Steve West and Don Boring left the Maryville City Council meeting early Tuesday night, giving up their seats to the newly sworn in Maryville City Council members Tommy Hunt and Andy White. West and Boring did not seek re-election. Councilman Ron Ivens was also swore in the ceremony preceding the meeting for his third term.
Joe Swann thanked both West and Boring for their service on the council. He then asked that they stay seated until each of their replacements were sworn in to fill their seats. As soon as Hunt repeated his oath and headed to his new seat, West was up, shaking hands, giving hugs and headed for the door.
Once outside, the Chevrolet dealer took a moment to reflect on his nine-and-a-half-year city council career that started when he filled the unexpired term of Bob Navratil following Navratils death.
West said his proudest moments with the city council were working to create more commercial development, getting the new municipal building constructed and having the opportunity to work with city employees. The perception that government is inefficient and bloated didnt apply to the citys workers, he said.
"It didnt take me long to learn they were as efficient as or better than most businesses," he said. "These people are professionals and put a lot of their life into the city."
West said he didnt consider this retirement as a matter of him leaving for good. "I was involved with the city before I was elected, and Ill be involved after Im gone," he said.
Boring stepped outside the municipal building minutes later. The former longtime Maryville Police Department chief and Blount County chief deputy said he enjoyed his four years on the council. Boring said taking care of citizens and helping foster development were major parts of his time in office. He said he would miss the camaraderie with city employees the most.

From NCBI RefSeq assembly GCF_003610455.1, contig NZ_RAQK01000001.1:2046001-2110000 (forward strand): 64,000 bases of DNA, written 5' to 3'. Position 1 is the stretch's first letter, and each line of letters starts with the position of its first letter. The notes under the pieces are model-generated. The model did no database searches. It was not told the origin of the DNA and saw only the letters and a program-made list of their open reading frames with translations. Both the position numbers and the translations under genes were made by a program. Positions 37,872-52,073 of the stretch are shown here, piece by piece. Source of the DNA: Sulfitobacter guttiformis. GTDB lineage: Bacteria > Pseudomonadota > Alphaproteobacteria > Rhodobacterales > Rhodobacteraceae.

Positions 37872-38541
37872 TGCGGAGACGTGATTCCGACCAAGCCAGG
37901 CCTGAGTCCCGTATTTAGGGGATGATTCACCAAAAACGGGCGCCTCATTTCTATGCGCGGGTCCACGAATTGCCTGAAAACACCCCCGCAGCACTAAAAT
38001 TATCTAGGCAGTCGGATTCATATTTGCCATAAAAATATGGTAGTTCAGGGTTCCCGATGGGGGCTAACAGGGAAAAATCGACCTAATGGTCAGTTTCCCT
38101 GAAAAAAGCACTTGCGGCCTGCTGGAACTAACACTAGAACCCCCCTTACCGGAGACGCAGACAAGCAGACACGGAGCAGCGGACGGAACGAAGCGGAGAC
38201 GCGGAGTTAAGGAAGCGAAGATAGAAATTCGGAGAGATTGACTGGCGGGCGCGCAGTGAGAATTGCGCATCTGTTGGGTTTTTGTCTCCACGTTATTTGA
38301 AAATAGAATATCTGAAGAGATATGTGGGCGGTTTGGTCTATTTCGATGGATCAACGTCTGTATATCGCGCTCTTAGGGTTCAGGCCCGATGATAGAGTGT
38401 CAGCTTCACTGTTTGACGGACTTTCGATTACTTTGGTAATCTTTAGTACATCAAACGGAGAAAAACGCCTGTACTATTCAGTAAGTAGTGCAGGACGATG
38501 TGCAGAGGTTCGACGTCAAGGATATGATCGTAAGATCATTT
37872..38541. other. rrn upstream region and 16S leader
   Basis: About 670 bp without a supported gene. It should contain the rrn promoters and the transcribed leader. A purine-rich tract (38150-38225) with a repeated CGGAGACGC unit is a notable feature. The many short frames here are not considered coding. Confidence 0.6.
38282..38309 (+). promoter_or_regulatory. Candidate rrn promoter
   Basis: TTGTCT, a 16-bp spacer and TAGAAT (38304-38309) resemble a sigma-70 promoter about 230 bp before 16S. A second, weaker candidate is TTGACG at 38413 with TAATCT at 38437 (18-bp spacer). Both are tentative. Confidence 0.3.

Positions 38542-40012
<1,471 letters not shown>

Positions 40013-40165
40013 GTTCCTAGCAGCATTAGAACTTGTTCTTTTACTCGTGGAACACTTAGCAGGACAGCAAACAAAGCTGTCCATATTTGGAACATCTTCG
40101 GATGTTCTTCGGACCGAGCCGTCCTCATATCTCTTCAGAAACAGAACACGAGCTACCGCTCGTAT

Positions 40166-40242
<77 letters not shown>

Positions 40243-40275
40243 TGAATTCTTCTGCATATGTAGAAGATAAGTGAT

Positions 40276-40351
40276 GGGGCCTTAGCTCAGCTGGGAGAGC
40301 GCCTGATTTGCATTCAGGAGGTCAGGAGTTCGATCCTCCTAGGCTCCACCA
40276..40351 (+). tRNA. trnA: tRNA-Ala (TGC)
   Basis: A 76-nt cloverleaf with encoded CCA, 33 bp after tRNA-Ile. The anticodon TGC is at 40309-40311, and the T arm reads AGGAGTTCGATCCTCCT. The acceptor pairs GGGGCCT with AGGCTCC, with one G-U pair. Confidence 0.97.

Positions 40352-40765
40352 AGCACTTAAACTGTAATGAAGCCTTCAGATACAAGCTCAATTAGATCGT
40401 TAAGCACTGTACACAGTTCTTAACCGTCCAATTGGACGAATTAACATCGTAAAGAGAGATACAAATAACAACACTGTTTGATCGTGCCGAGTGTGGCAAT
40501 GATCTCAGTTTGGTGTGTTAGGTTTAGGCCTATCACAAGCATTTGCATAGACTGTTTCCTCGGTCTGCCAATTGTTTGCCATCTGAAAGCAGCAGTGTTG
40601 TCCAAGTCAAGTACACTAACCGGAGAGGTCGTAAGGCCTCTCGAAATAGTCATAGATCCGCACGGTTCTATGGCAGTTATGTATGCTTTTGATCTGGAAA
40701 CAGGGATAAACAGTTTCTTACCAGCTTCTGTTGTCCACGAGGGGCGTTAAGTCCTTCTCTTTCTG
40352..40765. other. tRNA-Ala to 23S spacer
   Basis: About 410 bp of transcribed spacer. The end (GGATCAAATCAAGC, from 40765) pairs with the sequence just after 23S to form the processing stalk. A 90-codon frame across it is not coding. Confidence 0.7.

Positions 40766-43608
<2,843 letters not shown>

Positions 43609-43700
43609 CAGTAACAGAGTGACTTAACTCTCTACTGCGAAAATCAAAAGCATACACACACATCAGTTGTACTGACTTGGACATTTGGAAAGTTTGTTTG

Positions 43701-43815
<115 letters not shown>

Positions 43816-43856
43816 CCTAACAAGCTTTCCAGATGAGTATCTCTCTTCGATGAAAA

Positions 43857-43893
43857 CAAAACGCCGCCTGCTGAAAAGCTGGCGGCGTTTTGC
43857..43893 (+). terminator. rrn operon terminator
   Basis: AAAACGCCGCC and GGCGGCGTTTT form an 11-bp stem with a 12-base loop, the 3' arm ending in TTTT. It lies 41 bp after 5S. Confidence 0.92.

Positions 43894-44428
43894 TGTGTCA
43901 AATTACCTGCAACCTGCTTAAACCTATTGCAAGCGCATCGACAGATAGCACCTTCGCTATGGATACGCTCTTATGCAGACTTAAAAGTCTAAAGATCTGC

According to Boring, running for office was just something he thought he would try. "I just got the urge to do it," he said. "I guess the citizens felt they wanted me to, and Im humbled."
Back inside the municipal building, the council voted Swann mayor and Tommy Taylor vice mayor. They also heard several motions, as well as a statement from Hunt regarding how he would handle any conflicts of interest with his business. Hunt is president of Calloway Oil.
Hunt said that after speaking with the city attorney, he said he learned that his company could do business the city because he is not a majority share holder. Hunt said that since he has only a five percent share and is not a partner in the business, Calloway could bid on city contracts.
Hunt said he would not be the person the city notified at the company anymore when the city calls to get bids for fuel. He said he would abstain during any votes that would involve the company or any of its EZ Stop markets.
Taylor said that when he was elected and sworn in, the city dropped an air filter contract with the auto parts store he owned a stake in, even though he only owned 25 percent of the business and wasnt a majority holder. Ivens said he once gave the city back $20,000 in a brokerage fee following a transaction involving his company and the city to prevent any perception of conflict.
"Im sure if a conflict came up, Tommy will say something," Ivens said. "I thank him for reading his statement."
Following the hour-long meeting, Hunt and White shared time with their family and talked with residents and new colleagues. "I look forward to working with all the staff," Hunt said. "I want to thank all the citizens and all those in the campaign and hopefully well improve things as best as we can."
White was excited about his first day on the job. "Im just
glad to be here," he said. "Its something Ive wanted to do
long time. I think we have a great council."